George “Cyclone” Williams was a local African-American boxer during the 1910s and 1920s, who billed himself as "Elmira's Sensational Battler." He earned the nickname “Cyclone” for his speed and tenacity. A lightweight, The Buffalo Courier called him "a slam-bang fighter, who fights every minute." The Rochester Democrat and Chronicle said he "has a bag full of tricks." The Elmira Herald called him "a pocket edition of Jack Dempsey."
During this era, often white boxers wouldn’t fight black boxers. In a 1912 fight in Buffalo, no fighters would go against him. A report stated, “Nobody wanted anything of Williams’ game. Some wouldn't make a match because they drew the color line. Hitherto they had been fighting all shades and all kinds. Others developed sore hands, bum arms, boils, and anything else that sounded good.” Fans showed their support of Williams after he was disqualified from a 1919 fight in Waverly for allegedly hitting below the belt. Williams had out boxed his opponent the entire match. A report said of Williams, “Williams has been a conspicuous figure in the boxing game here and throughout this vicinity for many years. During that time he has earned an unusual reputation as a sportsmanlike fighter. His ring tactics and conduct have always gained him the popularity and confidence of the boxing public.”
Cyclone boxed for 20 years. When he retired, he figured that he’d been through 20 years of fighting with fewer injuries than most fighters, so he owed God for protection. A group of his Elmira friends got money together to send him to Elmira Free Academy, Cook Academy, and then Berkeley Divinity School in New Haven, CT. He was a pastor in several cities and towns, including Elmira, Corning, and Waverly.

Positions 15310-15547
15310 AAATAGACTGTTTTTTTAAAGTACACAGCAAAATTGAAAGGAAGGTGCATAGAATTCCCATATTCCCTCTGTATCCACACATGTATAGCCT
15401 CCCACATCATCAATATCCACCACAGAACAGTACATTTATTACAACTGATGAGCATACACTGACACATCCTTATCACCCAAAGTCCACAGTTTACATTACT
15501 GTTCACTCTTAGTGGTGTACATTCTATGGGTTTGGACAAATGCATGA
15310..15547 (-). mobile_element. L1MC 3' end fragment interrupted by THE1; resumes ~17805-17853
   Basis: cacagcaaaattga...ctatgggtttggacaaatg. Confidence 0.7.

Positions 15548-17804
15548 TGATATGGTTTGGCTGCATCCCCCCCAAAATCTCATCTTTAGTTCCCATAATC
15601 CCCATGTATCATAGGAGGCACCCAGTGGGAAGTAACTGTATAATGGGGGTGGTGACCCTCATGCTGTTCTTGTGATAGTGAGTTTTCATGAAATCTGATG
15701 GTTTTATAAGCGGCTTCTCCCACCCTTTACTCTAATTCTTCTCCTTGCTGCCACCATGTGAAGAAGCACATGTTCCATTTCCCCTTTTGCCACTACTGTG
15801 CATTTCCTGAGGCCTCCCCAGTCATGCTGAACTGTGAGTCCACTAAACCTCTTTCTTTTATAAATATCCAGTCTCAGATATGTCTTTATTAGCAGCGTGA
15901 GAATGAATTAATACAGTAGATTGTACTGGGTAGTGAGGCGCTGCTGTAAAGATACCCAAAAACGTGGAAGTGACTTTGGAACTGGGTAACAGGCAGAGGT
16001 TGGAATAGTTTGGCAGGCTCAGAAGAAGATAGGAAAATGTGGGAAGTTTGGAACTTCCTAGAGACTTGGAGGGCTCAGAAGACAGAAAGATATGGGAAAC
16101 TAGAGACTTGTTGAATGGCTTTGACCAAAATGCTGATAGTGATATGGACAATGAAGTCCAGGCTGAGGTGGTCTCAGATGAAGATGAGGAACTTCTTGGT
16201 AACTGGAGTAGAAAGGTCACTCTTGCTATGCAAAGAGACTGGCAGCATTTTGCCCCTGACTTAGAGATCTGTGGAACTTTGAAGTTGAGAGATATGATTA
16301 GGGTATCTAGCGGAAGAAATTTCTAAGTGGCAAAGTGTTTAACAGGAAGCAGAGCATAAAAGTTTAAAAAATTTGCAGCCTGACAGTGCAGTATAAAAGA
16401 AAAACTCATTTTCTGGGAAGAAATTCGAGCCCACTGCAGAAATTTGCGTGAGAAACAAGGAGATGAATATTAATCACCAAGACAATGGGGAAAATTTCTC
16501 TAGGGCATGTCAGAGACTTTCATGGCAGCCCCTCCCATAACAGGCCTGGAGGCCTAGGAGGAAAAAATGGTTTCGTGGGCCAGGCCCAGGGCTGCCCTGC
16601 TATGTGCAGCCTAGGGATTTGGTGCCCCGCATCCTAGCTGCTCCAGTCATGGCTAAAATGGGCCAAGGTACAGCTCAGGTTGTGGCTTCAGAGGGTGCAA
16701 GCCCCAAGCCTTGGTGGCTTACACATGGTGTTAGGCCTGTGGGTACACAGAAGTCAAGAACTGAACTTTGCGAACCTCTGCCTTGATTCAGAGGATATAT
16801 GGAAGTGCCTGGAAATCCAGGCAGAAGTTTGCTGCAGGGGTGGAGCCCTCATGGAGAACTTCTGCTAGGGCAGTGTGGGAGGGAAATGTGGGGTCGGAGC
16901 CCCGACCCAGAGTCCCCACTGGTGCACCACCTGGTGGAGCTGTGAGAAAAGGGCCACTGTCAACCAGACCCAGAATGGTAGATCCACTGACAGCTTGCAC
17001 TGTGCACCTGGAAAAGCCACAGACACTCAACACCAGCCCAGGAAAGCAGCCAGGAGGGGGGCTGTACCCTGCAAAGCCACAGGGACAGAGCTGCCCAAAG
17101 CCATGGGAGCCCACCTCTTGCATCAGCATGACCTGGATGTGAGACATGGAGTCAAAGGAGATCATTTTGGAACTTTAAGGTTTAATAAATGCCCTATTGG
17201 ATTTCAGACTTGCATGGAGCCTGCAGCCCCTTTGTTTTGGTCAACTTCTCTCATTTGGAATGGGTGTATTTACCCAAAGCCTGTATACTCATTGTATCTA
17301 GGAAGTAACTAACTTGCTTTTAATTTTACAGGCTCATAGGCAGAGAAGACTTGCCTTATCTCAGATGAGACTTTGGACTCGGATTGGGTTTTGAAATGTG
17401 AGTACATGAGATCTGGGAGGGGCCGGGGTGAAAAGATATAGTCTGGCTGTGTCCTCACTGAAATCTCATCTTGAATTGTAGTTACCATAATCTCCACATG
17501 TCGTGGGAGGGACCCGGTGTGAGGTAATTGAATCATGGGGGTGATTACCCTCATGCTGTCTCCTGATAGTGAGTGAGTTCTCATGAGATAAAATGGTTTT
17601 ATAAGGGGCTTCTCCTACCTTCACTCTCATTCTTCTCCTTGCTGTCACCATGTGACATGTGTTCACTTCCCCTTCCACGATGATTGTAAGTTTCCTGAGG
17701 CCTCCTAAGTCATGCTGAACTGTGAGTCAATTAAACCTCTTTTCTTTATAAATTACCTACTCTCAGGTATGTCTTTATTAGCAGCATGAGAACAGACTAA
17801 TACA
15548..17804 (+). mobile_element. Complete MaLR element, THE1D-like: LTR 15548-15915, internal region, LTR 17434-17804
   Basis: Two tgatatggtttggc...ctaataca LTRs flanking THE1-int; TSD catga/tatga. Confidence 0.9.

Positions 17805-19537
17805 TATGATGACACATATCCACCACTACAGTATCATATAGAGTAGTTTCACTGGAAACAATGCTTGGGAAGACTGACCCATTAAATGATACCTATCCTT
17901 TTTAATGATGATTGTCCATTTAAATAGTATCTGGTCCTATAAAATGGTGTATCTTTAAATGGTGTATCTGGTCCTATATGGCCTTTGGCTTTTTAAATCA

He picked up other jobs to support himself while he was a pastor: he was a theater janitor, owned a valet service, and was a steam bath operator and masseur. He briefly ran a newsstand and shoe shine under the Erie Viaduct, about which he joked he ran a business with a million dollar overhead.
Later in life Cyclone reflected on his boxing career and thought that he’d have been world champion if he was white. He claimed that politics kept him out of the matches that he should have been in. He also hated modern boxing because it wasn’t aggressive enough. He said unlike modern fighters, he always fought until the bell rang.
He died of an apparent heart attack in 1958 at age 70. In 2011, author Andrea Davis Pinkney, Williams’ great-granddaughter, wrote the children’s book, Bird in a Box, a fictional story of a black boxer, inspired in part by Williams.